Pest Control: Bad Neighbors Do More Harm Than Good When Asking for Help By Writer John Rolfe in Red Hook, NY (The Final Word Opinion Column)
“Help thy neighbor” takes on new meaning in rural Red Hook
I’ve been blessed with generous, helpful neighbors, but I wouldn’t blame them a bit if they closed their curtains and hid behind their sofas whenever they saw me coming.
Accustomed to living on a small, easily maintained suburban property, I wasn’t exactly equipped to handle four acres and a pond when my family and I moved from Long Island to a rural neighborhood in Red Hook 13 years ago. I discovered that I needed a riding mower and a towable spreader, a chainsaw, an axe, a gas-powered weed-whacker, a water softener system, a generator, and too many tools to list here. I’m not a Paul Bunyan, nor am I mechanically inclined; whenever I’ve been daunted by the demands of keeping nature at bay and our house upright, I’ve gone to my neighbors for advice and help.
Bruce-across-the-street rescued us during a lengthy power outage by showing me how to hook up our new generator. He later solved the mystery of why it wouldn’t power our well pump (I hadn’t flipped the correct switch). He loaned me his log-splitter before I passed out while trying to cut firewood; the small chainsaw I’d bought proved better suited for whittling than carving up mighty oaks. He’s referred me to a landscape expert, a stone mason, a roofer, and a handyman.
Mike-around-the-corner graciously jeopardized his back when I requested his help in moving an unplanted spruce with a hideously heavy root ball. His rototiller saved me from having to spend the rest of my life digging up a big patch of ground with a shovel in order to create our vegetable garden.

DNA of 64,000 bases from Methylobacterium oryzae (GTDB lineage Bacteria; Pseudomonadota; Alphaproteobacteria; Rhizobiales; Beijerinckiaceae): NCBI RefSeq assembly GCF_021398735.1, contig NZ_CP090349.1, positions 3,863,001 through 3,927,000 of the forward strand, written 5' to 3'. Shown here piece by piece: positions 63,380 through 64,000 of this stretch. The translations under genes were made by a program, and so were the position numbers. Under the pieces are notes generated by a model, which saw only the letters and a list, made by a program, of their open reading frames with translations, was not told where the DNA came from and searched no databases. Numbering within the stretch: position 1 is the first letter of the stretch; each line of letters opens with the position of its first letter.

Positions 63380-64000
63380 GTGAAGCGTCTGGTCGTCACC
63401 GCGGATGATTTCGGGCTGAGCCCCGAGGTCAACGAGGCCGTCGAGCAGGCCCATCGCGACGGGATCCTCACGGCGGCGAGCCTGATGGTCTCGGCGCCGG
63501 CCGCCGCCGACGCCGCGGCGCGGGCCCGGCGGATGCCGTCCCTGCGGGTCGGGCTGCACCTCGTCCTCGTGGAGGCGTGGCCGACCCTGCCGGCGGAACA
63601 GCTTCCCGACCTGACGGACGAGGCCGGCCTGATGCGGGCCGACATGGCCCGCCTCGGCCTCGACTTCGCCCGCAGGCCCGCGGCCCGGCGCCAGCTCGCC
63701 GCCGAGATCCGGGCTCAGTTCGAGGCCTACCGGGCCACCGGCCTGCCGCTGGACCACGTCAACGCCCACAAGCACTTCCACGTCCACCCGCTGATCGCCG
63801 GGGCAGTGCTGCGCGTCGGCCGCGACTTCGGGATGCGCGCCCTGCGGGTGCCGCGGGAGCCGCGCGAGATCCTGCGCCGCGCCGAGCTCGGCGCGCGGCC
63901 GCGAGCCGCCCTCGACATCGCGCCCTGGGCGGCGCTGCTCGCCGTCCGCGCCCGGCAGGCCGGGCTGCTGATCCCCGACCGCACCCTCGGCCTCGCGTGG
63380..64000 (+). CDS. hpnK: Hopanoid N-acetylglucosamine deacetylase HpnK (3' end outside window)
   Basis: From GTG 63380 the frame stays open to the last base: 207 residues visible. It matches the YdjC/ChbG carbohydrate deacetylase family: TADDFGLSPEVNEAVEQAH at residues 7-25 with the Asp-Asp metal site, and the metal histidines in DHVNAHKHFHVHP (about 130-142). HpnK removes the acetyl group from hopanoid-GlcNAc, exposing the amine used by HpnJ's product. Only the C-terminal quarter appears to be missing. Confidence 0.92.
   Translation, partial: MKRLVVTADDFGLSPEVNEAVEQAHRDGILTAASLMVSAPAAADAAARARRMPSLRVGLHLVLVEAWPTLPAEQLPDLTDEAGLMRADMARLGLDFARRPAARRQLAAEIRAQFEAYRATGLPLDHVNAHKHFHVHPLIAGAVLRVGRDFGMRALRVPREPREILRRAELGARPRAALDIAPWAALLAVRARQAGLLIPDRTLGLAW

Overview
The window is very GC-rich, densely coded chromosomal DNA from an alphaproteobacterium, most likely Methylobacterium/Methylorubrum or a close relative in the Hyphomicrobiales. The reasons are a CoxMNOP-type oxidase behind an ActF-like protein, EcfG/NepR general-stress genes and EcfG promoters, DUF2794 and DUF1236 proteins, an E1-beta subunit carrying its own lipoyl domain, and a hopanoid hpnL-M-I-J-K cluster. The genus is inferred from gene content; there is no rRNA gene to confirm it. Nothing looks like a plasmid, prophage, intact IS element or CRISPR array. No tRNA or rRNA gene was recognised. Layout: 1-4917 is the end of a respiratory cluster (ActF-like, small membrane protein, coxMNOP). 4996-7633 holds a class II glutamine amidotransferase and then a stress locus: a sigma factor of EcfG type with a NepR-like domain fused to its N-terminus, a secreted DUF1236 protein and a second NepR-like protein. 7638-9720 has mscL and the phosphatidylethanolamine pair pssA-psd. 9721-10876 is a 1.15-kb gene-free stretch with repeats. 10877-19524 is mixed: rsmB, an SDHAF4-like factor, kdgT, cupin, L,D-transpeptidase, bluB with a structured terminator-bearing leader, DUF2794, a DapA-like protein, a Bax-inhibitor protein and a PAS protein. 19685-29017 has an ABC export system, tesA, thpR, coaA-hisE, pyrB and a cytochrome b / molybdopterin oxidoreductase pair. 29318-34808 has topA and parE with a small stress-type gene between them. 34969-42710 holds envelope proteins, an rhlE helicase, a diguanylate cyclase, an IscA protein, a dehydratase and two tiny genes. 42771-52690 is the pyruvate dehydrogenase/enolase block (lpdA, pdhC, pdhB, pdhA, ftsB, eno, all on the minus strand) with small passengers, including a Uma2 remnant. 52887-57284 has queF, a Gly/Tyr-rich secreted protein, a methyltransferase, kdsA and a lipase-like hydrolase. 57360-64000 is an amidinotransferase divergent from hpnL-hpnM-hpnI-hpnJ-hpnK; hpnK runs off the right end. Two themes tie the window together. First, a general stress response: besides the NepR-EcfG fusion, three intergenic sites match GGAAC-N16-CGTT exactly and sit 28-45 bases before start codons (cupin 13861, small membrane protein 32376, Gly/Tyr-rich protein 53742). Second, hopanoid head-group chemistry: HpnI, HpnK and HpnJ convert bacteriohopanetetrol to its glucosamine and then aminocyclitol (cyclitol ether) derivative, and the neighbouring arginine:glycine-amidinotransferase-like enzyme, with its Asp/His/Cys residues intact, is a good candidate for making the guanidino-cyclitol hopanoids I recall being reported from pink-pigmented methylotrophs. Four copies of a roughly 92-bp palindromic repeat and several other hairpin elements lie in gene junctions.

George-who-used-to-live-next-to-Bruce donated his snowblower when my family’s shovels were overwhelmed by the white stuff. On several occasions, he lent me his big green John Deere tractor mower when my little red Ace had been rendered useless by one of the Valley’s championship-caliber rocks, which frequently sprout from our lawn and wreak havoc on cutting blades. I hit these fiendish things with alarming regularity, landing my mower in the repair shop for weeks while the grass grows toward the second-story windows.
Our calamities have not escaped notice.
When yet another rock rose to smite my mower, I asked if I could borrow the John Deere again. I was turned down with a polite explanation that I might damage it and incur a hefty repair bill. I understood and sheepishly slunk home.
After fighting off the temptation to borrow some sheep from the nearby farm to graze on our lawn until my mower was fixed, I decided to develop some old-fashioned Yankee ingenuity. The next time a rock attacked, I grabbed a hacksaw and freed the jammed blade by cutting a hunk out of the dented housing. “That is how it’s done!” I proudly proclaimed to my son, who’d been driving the mower that day.
Alas, my recent attempt to fix my spreader with duct tape and wire failed miserably. Nevertheless, I’m determined to put the fertilizer down on my own — even though new neighbors just moved into George’s old house.
I’ll try not to darken their doorway — unless it’s just to say hello.